Hello there, lovebirds! Are you excited about your upcoming wedding and wondering what to wear on your big day? Let’s journey through time and see how bridal fashion has changed.

From corsets to crop tops, tiaras to veils, and white to colourful, there’s a style for every taste and personality. Join us in discovering iconic bridal looks that have inspired generations of brides and designers alike.

Historical Highlights

Bridal fashion has a long and fascinating history that reflects different cultures and periods’ values, beliefs, and aspirations. For example, in ancient Greece and Rome, brides wore long white or yellow wool tunics, symbolizing purity and fertility.

In medieval Europe, brides often wore richly embroidered gowns with a high waistline and a long train, representing their social status and wealth. In the Renaissance, brides favored colorful dresses with puffed sleeves and intricate details inspired by exotic fabrics and patterns from Asia and the Americas.

Queen Victoria set the trend for white bridal gowns in the Victorian era when she married Prince Albert in 1840 as a sign of innocence and grace. Her dress, made of satin and lace, featured a full skirt, a fitted bodice, and a long train, which became the epitome of romantic bridal style.

In the Edwardian era, brides preferred more elaborate and feminine dresses with lace, tulle, and beading. Some famous brides who influenced their time include Mary Queen of Scots, who wore a black velvet gown with white silk sleeves in 1565.

Queen Victoria popularized the white wedding dress; Jacqui Kennedy wore a gown by designer Ann Lowe for her 1953 nuptials, and Grace Kelly donned a lace gown and veil made by Hollywood costume designer Helen Rose when she married Prince Rainier III of Monaco in 1956.

Some common themes and trends across centuries include modesty, purity, luxury, symbolism, and nationalism.

Modern Wedding Dress Masterpieces

Bridal fashion has come a long way since the early days, thanks to the creative vision of designers and the changing tastes of brides. In the 20th century, bridal fashion started diversifying and experimenting with different fabrics, silhouettes, and colors. The 1920s saw the emergence of flapper-style dresses with dropped waistlines, beading, and feathers.

Simple and practical dresses marked the 1930s and 1940s due to the effects of the Great Depression and World War II. The 1950s brought back full skirts, tulle, and lace as a nostalgic tribute to the past. In the 1960s, the influence of the counterculture and the feminist movement introduced new shapes and styles, such as minidresses, pantsuits, and bohemian dresses.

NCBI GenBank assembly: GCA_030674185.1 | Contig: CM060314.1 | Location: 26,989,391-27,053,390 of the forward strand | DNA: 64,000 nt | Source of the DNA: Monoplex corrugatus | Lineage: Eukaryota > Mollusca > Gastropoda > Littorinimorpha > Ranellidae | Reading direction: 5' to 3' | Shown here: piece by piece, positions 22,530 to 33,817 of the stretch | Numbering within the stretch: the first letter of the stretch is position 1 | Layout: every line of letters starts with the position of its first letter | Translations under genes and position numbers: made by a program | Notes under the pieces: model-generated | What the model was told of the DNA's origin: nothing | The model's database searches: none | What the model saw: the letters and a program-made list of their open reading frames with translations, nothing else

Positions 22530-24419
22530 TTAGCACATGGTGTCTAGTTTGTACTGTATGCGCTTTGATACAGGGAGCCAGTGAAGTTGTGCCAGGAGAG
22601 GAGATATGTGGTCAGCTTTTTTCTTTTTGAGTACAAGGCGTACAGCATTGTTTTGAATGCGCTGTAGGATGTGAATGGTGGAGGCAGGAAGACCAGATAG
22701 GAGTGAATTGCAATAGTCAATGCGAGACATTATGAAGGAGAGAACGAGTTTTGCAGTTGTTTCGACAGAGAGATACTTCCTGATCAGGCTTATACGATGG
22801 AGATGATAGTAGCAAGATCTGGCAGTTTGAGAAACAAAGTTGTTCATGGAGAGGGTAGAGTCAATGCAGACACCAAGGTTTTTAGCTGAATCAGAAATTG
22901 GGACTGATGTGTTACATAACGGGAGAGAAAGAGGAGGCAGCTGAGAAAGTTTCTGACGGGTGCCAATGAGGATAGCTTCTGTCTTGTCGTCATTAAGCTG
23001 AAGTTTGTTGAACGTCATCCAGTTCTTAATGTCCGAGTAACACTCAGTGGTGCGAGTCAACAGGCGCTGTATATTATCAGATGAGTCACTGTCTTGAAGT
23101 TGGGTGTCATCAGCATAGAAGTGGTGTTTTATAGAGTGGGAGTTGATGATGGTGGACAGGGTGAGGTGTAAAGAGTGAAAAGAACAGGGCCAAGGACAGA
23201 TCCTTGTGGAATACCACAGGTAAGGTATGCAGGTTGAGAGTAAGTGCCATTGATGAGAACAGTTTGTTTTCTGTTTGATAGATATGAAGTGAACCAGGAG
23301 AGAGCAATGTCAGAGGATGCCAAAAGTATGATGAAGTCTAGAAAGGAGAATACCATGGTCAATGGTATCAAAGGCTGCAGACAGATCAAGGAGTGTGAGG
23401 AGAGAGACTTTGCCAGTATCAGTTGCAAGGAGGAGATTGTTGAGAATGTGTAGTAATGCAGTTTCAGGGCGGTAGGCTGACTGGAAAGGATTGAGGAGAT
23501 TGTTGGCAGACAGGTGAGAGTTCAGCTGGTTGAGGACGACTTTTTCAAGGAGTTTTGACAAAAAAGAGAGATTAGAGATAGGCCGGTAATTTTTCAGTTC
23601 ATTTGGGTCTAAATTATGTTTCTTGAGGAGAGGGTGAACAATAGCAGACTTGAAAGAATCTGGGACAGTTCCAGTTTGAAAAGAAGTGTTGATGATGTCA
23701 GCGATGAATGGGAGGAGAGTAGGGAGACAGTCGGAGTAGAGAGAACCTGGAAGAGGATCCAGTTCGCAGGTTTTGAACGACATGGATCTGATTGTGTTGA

The 1970s and 1980s were characterized by glitter, glam, and excess, with voluminous sleeves, ruffles, and bows. The 1990s marked a return to minimalism and understated elegance, with slinky slip dresses and refined details.

The 2000s and beyond have seen a mix of old and new influences, with global trends and social media shaping how brides express themselves. Some iconic bridal looks from the past few decades include Princess Diana’s frilly dress, Kate Moss’s bohemian chic, Solange Knowles’s caped jumpsuit, Emma Stone’s pantsuit, and Lily Allen’s 60s-inspired frock.

Recent celebrity brides and their signature styles include Meghan Markle’s minimalist gown, Hailey Bieber’s Grace Kelly-inspired dress, and Katy Perry’s quirky veil.

Personal Wedding Dress Picks

Choosing the perfect bridal outfit is a fun and challenging task that requires patience, creativity, and confidence. Here are some useful suggestions to make the most of your bridal fashion journey:

  • Know your body shape: Whether you are an hourglass, pear, apple, or banana, there’s a dress that can flatter your curves and highlight your best features. Choose a wedding dress that fits you well and makes you feel comfortable and empowered.
  • Set a budget: Wedding dresses can range from affordable to exorbitant, depending on the designer, the style, and the material. Decide how much cash you want to spend and stick to it, or explore alternative options such as renting, buying pre-owned, or going vintage.
  • Think about the theme: If you have a specific theme in mind, such as vintage, beach, garden, or rustic, you can choose a dress that complements the ambience and the decor. Consider the color, the fabric, and the details that match your vision.
  • Add your personal touch: Don’t be afraid to be creative and customize your dress with accessories, accents, and embellishments that reflect your personality and style. You can add a belt, a veil, a jacket, or jewelry with sentimental value or special meaning.
  • Go beyond tradition: If you feel like breaking the rules and experimenting with daring and unconventional styles, you can opt for a jumpsuit, a separate outfit, a colored gown, a printed dress, or a textured fabric. Remember this; there’s no correct or incorrect way to be a bride as long as you feel confident, beautiful, and happy.